It absolutely feels like a natural progression of where Charity Digital News has been heading as a hub for advice and support for charities looking to make the most of digital. We know from talking to our readers that they’re really keen to learn more about how to drive their impact with digital, but that it can be a difficult balancing act to strike when faced with so many other demands.
So we’re opening up more avenues for them to learn from experts and peers cost-effectively, in their own time and in ways that are focused specifically at the challenges they face as small-medium sized charities.
Emelia Goodall has been Marketing Executive at Charity Digital for just over two years, focusing on outbound messaging to raise awareness and engagement with Charity Digital’s services.
CDN: What do you think other charities might learn from the way TT works?
EG: Charity Digital is a small and mighty charity in my eyes, and I think that is down to the way we co-operate both as a team and with digital. We are an organisation that embraces change and adapts well, whether that be to the adoption of new platforms or new management. I think this is important for charities of any size as time is precious – being able to accommodate change quickly and with a good attitude makes everything run more smoothly, freeing up time for service delivery.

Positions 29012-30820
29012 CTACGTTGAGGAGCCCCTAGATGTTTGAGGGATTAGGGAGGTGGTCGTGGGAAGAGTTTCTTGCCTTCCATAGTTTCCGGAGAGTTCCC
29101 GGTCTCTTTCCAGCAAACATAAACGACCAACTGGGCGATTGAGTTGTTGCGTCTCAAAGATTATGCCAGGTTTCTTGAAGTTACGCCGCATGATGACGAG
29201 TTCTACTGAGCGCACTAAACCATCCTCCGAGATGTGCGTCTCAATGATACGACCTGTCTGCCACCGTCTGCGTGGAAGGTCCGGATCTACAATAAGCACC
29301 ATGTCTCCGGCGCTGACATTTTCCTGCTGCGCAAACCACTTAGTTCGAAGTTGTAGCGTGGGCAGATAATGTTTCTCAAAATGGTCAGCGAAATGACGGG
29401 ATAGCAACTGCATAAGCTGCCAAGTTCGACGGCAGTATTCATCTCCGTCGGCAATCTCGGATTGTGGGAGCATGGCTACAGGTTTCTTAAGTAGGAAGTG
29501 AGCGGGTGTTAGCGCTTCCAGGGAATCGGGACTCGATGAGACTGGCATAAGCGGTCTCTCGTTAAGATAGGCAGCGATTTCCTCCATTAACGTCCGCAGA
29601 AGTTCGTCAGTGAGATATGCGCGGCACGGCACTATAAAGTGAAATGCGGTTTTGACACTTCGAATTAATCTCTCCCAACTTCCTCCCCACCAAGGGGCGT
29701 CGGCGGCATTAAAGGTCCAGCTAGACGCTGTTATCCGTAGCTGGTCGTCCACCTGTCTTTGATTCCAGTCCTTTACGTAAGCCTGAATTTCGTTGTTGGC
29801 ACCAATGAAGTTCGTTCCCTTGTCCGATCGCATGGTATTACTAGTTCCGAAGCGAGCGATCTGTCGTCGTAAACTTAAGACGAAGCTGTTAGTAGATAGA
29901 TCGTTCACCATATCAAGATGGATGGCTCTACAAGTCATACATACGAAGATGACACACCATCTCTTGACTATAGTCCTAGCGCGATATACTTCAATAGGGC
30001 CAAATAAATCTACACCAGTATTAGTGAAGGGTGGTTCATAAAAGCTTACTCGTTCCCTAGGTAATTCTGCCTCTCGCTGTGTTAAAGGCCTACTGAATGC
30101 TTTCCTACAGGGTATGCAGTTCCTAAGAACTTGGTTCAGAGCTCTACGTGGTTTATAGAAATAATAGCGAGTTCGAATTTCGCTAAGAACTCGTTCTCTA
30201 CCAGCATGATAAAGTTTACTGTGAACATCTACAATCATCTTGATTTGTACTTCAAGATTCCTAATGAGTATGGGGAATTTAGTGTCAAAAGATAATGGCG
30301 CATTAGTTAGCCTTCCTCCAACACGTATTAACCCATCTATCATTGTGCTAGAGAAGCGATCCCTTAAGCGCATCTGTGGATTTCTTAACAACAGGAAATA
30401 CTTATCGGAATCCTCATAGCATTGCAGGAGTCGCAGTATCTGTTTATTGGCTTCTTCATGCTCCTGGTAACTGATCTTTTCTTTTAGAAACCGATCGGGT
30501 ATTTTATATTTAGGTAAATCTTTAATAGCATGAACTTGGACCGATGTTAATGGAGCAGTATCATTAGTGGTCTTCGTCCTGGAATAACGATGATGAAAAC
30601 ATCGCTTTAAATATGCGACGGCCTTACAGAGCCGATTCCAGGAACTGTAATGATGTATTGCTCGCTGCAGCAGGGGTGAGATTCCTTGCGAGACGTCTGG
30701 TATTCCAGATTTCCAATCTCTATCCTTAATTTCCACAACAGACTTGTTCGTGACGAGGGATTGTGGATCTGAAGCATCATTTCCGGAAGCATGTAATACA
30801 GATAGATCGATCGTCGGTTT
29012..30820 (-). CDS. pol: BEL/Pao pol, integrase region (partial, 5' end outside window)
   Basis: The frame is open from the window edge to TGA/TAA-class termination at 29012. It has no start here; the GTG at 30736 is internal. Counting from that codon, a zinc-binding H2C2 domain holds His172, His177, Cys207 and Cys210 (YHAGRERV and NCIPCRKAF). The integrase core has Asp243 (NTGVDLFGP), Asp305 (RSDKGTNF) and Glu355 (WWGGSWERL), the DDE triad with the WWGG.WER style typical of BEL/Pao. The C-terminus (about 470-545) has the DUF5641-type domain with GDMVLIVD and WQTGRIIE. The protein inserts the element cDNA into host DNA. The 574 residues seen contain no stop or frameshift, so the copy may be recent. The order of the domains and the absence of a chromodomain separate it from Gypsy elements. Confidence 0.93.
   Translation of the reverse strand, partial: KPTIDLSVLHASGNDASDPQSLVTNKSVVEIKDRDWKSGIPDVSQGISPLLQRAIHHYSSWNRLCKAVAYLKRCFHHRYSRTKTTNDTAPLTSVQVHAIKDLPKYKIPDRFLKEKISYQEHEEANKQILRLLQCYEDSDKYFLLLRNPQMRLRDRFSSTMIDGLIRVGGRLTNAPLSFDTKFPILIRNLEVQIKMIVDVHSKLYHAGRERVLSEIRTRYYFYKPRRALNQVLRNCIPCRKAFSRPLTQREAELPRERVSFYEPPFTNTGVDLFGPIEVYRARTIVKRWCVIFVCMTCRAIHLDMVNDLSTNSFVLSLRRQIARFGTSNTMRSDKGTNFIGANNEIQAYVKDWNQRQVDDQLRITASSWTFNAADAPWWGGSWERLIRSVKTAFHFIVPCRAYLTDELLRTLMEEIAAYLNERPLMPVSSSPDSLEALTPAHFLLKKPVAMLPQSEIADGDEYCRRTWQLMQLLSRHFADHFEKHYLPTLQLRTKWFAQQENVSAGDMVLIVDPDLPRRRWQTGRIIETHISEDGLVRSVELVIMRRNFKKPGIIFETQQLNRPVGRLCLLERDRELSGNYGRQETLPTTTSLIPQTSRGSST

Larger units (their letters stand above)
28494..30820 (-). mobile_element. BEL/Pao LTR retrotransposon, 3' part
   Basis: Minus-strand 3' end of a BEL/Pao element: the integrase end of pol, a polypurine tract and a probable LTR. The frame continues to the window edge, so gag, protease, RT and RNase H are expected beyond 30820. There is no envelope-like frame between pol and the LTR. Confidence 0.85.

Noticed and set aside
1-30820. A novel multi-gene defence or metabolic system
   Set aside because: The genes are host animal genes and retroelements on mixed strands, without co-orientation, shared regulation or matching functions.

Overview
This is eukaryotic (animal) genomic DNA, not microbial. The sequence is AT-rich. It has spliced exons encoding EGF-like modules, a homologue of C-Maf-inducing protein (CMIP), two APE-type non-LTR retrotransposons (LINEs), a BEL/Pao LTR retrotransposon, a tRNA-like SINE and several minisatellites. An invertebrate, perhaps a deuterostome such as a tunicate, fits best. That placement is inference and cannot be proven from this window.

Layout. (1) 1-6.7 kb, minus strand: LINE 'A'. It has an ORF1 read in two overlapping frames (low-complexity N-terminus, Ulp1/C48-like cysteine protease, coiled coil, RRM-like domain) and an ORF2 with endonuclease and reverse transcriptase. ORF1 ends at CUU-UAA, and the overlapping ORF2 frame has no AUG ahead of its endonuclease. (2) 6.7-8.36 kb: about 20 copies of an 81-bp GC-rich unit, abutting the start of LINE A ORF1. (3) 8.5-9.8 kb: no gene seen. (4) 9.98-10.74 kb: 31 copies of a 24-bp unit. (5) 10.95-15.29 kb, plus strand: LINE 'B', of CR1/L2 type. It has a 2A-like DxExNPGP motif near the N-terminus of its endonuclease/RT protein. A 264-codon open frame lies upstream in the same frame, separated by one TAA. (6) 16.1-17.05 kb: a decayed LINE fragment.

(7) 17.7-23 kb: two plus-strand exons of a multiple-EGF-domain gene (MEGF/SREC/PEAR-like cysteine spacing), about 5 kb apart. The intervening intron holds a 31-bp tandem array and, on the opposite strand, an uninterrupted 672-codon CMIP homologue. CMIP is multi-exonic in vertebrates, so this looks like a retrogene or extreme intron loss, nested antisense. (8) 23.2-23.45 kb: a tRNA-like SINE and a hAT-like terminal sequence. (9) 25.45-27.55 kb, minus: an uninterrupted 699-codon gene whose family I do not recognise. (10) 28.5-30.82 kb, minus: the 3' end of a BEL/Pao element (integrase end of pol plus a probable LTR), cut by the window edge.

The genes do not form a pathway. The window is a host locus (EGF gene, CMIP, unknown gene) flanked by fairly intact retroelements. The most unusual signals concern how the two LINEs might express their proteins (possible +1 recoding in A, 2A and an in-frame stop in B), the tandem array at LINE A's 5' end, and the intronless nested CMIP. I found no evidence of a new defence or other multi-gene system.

Our management team make a good effort to look into new platforms – like internal collaboration tools – that can help us work more efficiently, and also listen to feedback when certain programmes simply aren’t working for the organisation. This keeps our organisation current and keeps the team learning and improving as we collaborate in new ways.
CDN: What are you looking forward to achieving in the near future?
EG: We’ve got some exciting projects lined up for next year and it’s great to be a part of (hopefully) making these a success. We’re carrying a number of services into the new year including our latest addition, Charity Digital Jobs. This is the job portal we’ve created in collaboration with Prospectus.
It’s a fitting new addition as it complements our overall mission to encourage and improve the use of digital among charities. Building Charity Digital Jobs up to a well-known brand would be an amazing achievement for 2019, as I believe there really is a need for more digital-focused recruitment within the sector.